Special rules govern the use of 340B medications for Medicaid patients. While it is acceptable to use 340B for these patients, the law prevents drug companies from having to pay rebates to state Medicaid programs for 340B drugs, and certain rules exist with which covered entities must comply to make this work. It is the responsibility of the covered entity to ensure that they do not cause a duplicate discount to occur; therefore, when 340B pricing is used for Medicaid patients, the covered entity must submit their Medicaid billing numbers to the federal government. That information is then entered into the state Medicaid database, thus preventing additional rebates from being requested of drug companies for those medications. Basically, the duplicate discount prohibition protects drug companies from providing both a 340B discount and a Medicaid rebate on the same product.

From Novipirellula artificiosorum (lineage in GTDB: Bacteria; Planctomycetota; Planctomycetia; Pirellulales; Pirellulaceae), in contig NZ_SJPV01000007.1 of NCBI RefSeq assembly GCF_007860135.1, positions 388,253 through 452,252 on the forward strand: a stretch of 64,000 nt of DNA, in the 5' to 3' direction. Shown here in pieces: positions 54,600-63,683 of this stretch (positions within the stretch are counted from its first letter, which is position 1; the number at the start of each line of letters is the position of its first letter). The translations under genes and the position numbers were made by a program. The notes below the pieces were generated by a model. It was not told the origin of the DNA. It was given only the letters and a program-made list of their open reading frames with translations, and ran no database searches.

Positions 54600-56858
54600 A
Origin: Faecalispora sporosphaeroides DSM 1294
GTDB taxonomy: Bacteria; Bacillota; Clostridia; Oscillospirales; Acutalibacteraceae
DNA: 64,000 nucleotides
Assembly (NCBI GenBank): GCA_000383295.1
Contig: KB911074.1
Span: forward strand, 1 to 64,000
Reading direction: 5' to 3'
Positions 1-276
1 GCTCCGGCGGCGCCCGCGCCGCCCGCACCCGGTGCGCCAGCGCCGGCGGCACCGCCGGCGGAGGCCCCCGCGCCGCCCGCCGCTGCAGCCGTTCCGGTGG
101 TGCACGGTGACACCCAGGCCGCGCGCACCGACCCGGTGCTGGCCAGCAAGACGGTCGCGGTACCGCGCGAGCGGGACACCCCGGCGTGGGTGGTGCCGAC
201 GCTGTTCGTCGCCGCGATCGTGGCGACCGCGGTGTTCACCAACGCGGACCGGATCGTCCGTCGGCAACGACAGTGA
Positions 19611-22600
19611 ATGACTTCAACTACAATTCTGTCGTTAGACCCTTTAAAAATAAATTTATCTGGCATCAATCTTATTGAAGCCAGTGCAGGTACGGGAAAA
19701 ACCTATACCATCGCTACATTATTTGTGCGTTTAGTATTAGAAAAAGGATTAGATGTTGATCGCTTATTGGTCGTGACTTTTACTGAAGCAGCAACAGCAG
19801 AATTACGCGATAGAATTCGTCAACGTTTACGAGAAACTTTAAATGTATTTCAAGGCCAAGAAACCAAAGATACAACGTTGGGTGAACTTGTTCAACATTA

A total of 51 covered entities were audited in 2012, and HRSA recently released a notice stating that, for hospitals, the three most common areas of noncompliance were obtaining covered outpatient drugs through a group purchasing organization (ie, GPO prohibition; 42%), dispensing drugs to ineligible individuals (ie, diversion; 36%), and billing contrary to the Medicaid exclusion (ie, duplicate discount; 24%). When a covered entity engages in any of these practices, it can be sanctioned. Sanctions may include repaying manufacturers the value of any discount that was received in error, and in some cases, the sanctions may include interest on those repayments. Depending on how egregious the error, the covered entity could potentially be removed from the 340B program.